I'm still financially struggling, well more like financially bottomed out. Once released from the hospital I will be applying for disability. Until then my bills will go unpaid without knowing how I'm going to be paying them, which is another added stressor in this whole kit of life upheaval that's been so graciously dropped in my lap.

And the joy of waiting 3-6 months to get cleared for disability....

If you would like to help I have Paypal and a GoFundMe campaign. GoFundMe takes 10% and PayPal goes straight to me. If you don't know me personally and are afraid your money will be ill spent, know that I'm drug and alcohol free with no history of addiction issues, I was employed full time before this, am a mother of 2, happily married, and responsible. I've always been on top of seeing my doctors and taking my meds, it's just recently I had to switch doctors and the new set completely fucked me over.

I don't know how long I'll be in the hospital for since it is an inpatient program and my release is based upon my progress. Could be a few days, could be a few months. Just know that anything helps- if you want to donate dog food (some people locally have offered to donate time to help care for my dogs while I'm gone), toiletries, I will leave contact info for my husband so he can manage all of that while I'm gone.

To everyone who has already helped in some way- thank you. I will be better soon.

Thanks for reading

Wednesday, January 11, 2017

Just put me in a wheelchair, get me to the show

Just like clockwork, my winter depression has hit and is disrupting my ability to conduct my daily life. I'm having a hard time getting out of bed, staying on top of hygiene routines, and staying motivated to do anything. I sometimes still can't believe I have a problem with my brain that inhibits me from performing basic functions like making sure I shower every day, there's more to it than that but sometimes I try to find the humor in the simplicity of dumb things this disorder does to me.

Depression makes you immobile and incapable. It's like it takes your arms and legs away for a few weeks, or months. I'm not physically incapable but the areas in my brain that should be firing off the command to do these things isn't working.

I'm day 2 into the symptoms becoming problematic and beginning to interrupt my ability to operate. I woke up at 6:30 am today but didn't get out of bed until 9:15. Yesterday I woke up the same time but didn't get out of bed until 10am. That's not good. Sleeping in, or even laying in bed for that much time after I've woken up is not ok. Most people would think that's great- wake up when you want and have the luxury of staying in bed until you want, getting more relaxation time snuggled up in bed during the cold days of winter. Sounds great, right? It's what everyone rushing off to work thinks about every morning while getting ready for the day.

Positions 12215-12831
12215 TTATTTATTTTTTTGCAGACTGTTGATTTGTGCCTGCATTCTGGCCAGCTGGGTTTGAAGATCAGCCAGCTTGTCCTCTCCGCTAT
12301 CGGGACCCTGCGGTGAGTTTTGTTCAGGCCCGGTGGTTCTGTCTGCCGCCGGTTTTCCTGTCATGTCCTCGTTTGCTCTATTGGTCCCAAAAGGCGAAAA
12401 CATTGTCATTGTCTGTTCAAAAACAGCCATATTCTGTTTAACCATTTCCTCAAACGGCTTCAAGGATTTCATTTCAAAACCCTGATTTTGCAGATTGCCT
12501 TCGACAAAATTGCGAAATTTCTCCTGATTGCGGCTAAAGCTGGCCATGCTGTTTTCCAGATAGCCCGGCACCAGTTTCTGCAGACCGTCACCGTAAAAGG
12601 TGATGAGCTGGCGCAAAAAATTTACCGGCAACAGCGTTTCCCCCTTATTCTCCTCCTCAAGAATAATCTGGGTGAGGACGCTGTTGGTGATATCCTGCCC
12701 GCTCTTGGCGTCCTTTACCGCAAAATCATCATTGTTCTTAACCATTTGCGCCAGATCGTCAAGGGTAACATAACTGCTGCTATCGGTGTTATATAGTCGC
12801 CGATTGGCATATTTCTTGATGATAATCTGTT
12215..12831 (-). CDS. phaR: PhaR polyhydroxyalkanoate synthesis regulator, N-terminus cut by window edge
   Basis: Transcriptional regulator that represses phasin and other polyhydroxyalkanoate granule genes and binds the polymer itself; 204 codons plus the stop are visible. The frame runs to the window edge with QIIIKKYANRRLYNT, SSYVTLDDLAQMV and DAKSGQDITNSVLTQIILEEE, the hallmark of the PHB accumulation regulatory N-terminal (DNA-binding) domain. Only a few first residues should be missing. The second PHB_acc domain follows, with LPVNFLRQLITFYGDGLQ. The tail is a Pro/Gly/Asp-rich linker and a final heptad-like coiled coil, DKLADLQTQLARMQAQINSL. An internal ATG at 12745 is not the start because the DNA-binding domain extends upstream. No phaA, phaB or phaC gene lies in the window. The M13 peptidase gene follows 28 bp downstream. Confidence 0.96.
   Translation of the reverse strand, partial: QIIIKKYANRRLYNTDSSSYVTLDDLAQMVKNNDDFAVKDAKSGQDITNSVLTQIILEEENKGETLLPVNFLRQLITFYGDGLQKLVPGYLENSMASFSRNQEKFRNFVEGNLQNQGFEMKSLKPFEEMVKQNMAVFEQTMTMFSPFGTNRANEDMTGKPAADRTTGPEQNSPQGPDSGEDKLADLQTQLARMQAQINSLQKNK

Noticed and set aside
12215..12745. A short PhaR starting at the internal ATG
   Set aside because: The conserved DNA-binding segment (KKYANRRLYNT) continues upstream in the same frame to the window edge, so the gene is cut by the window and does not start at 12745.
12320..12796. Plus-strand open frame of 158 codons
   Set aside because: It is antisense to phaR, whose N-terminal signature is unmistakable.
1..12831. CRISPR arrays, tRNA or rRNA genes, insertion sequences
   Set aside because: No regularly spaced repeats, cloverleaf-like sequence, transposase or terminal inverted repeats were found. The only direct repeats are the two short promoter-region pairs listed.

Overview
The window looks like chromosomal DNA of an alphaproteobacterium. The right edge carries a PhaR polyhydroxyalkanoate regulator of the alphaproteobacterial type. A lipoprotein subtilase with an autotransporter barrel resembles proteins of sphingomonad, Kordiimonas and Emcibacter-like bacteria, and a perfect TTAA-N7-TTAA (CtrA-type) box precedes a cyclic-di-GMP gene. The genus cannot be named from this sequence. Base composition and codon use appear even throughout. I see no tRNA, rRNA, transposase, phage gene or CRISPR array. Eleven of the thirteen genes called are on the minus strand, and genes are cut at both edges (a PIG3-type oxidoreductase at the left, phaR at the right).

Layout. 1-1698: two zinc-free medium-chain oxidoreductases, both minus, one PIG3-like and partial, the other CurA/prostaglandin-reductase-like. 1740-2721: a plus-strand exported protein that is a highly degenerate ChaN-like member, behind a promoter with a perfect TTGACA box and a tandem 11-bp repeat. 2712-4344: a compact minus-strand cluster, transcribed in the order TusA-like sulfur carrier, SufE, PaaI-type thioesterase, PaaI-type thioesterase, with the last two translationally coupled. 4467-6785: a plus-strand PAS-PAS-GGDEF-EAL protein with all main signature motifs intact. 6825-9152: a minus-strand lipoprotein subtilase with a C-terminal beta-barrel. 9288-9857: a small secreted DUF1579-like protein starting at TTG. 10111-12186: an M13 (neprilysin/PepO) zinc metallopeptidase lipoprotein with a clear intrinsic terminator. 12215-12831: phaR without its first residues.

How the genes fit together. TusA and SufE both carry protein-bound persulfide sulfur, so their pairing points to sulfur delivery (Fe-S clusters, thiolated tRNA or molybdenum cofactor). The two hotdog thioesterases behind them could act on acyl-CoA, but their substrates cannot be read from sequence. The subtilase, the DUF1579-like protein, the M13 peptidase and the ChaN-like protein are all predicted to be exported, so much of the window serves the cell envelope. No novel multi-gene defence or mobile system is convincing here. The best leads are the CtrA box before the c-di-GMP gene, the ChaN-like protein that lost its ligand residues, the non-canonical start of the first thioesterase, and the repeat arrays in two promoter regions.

That's the problem- I don't want to be there. I don't want to be in bed, I don't want to mindlessly veg out on my phone or fall back asleep. I want to get up and start my day, get on top of everything I need to be doing at this dire moment in life.

But I can't.

My mind checks out on me. I tell myself 5 more minutes, or that I'm going to put my phone down after I read this one last article, but an hour will go by and I'll take no notice of it. It's just *poof* 2 hours later and I've done nothing mentally or physically. When I am finally able to get out of bed I feel absolutely awful, mostly for not getting up sooner, and that's when the best part of my day starts. I start beating myself up.

"You're lazy. You lost your job and spend your morning doing nothing."

"You can't get out of bed, how do you expect to do much else today?"

"How do you expect to do much else in life?"

"Other people out there are actually sick or physically disabled. Your legs work just fine."

"Remember that big project you've been working on? How about you just give up on it. You know you're going to anyway, just admit you're a failure."

"Every minute you spend in bed is one less minute you get to enjoy today. You're just throwing your life away."

"Don't think this morning was it. You're going to get lazier and lazier and eventually you'll be spending only a few hours a day just trying to get something productive done."

"You probably shouldn't even try."

"You know what? I know you won't even try. Because that's who you are."

Depression talks to you, through you. It doesn't directly control me, it manipulates me. When I'm hypomanic or manic by brain just tells me what to do "go jump off that curb, go write a whole book in a week, go repaint every ceiling in the house for no reason." Depression manipulates you. It uses your own thoughts against you.